We study satisfiability for HyperLTL with a ∀*∃* quantifier prefix, known to be highly undecidable in general. HyperLTL can express system properties that relate multiple traces (so-called hyperproperties), which are often combined with trace properties that specify functional behavior on single traces. Following this conceptual split, we first define several safety and liveness fragments of ∀*∃* HyperLTL, and characterize the complexity of their (often much easier) satisfiability problem. We then add LTL trace properties as functional specifications. Though (highly) undecidable in many cases, this way of combining “simple” HyperLTL and arbitrary LTL also leads to interesting new decidable fragments. This systematic study of ∀*∃* fragments is complemented by a new (incomplete) algorithm for ∀∃*-HyperLTL satisfiability.

We study concrete sheaf models for a call-by-value higher-order language with recursion. Our family of sheaf models is a generalization of many examples from the literature, such as models for probabilistic and differentiable programming, and fully abstract logical relations models. We treat recursion in the spirit of synthetic domain theory. We provide a general construction of a lifting monad starting from a class of admissible monomorphisms in the site of the sheaf category. In this way, we obtain a family of models parametrized by a concrete site and a class of monomorphisms, for which we prove a general computational adequacy theorem.

The regular languages with a neutral letter expressible in first-order logic with one alternation are characterized. Specifically, it is shown that if an arbitrary Σ2 formula defines a regular language with a neutral letter, then there is an equivalent Σ2 formula that only uses the order predicate. This shows that the so-called Central Conjecture of Straubing holds for Σ2 over languages with a neutral letter, the first progress on the Conjecture in more than 20 years. To show the characterization, lower bounds against polynomial-size depth-3 Boolean circuits with constant top fan-in are developed. The heart of the combinatorial argument resides in studying how positions within a language are determined from one another, a technique of independent interest.

This paper resolves two open problems on linear integer arithmetic (LIA), also known as Presburger arithmetic. First, we give a triply exponential geometric decision procedure for LIA, i.e., a procedure based on manipulating semilinear sets. This matches the running time of the best quantifier elimination and automata-based procedures. Second, building upon our first result, we give a doubly exponential upper bound on the Vapnik–Chervonenkis (VC) dimension of sets definable in LIA, proving a conjecture of D. Nguyen and I. Pak [Combinatorica 39, pp. 923–932, 2019].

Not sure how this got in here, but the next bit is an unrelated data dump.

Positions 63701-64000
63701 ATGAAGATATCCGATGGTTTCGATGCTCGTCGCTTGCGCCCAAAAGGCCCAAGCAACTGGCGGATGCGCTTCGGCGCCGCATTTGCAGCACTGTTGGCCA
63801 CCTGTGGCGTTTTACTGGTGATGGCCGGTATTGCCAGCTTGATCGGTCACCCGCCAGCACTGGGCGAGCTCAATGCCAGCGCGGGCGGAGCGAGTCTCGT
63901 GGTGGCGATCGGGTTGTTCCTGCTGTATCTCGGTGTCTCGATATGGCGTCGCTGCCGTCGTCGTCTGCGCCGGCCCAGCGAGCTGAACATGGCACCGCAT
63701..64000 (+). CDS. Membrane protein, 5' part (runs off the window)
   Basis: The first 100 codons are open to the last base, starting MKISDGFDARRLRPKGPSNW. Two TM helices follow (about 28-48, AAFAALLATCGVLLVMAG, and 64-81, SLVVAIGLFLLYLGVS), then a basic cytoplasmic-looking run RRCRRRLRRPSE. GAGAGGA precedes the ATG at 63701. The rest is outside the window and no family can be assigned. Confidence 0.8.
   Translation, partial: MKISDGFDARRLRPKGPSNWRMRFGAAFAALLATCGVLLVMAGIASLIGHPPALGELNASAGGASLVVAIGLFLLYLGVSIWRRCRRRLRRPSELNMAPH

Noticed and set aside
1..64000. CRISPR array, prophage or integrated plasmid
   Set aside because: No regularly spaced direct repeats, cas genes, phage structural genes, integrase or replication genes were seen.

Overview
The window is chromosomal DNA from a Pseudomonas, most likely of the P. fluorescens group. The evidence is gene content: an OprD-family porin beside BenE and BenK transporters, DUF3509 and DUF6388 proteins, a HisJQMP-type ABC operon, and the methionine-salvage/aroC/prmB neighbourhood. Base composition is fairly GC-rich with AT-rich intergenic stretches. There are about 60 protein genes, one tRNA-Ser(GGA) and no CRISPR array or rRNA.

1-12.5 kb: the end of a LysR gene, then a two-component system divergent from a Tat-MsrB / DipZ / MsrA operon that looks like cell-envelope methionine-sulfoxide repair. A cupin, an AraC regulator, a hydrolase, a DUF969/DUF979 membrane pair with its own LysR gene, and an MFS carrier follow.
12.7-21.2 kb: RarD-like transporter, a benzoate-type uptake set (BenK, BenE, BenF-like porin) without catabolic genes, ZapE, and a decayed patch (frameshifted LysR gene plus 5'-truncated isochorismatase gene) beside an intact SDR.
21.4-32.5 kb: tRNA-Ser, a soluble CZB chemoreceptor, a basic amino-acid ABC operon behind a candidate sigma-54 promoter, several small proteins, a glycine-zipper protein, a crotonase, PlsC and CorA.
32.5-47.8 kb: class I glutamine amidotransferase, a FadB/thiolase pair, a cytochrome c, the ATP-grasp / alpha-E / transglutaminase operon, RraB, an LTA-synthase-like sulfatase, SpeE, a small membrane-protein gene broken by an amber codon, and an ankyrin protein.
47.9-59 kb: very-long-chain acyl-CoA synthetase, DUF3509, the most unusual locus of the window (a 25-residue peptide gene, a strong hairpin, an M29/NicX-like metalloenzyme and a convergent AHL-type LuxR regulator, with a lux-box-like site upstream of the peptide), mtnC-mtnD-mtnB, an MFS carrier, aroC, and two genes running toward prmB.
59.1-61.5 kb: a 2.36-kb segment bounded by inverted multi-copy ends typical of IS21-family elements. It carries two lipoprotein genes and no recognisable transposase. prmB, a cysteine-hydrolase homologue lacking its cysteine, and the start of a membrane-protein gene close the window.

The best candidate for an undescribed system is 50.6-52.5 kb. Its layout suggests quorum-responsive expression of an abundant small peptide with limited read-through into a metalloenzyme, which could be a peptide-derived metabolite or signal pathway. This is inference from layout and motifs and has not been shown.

These results partially rely on an analysis of sets definable in linear real arithmetic (LRA), and analogous results for LRA are also obtained. At the core of these developments are new decomposition results for semilinear and -semilinear sets, the latter being the sets definable in LRA. These results yield new algorithms to compute the complement of (-)semilinear sets that do not cause a non-elementary blowup when repeatedly combined with procedures for other Boolean operations and projection. The existence of such an algorithm for semilinear sets has been a long-standing open problem.

A number of models of linear logic are based on or closely related to linear algebra, in the sense that morphisms are “matrices” over appropriate coefficient sets. Examples include models based on coherence spaces, finiteness spaces and probabilistic coherence spaces, as well as the relational and weighted relational models. This paper introduces a unified framework based on module theory, making the linear algebraic aspect of the above models more explicit. Specifically we consider modules over Σ-semirings R, which are ring-like structures with partially-defined countable sums, and show that morphisms in the above models are actually R-linear maps in the standard algebraic sense for appropriate R. An advantage of our algebraic treatment is that the category of R-modules is locally presentable, from which it easily follows that this category becomes a model of intuitionistic linear logic with the cofree exponential. We then discuss constructions of classical models and show that the above-mentioned models are examples of our constructions.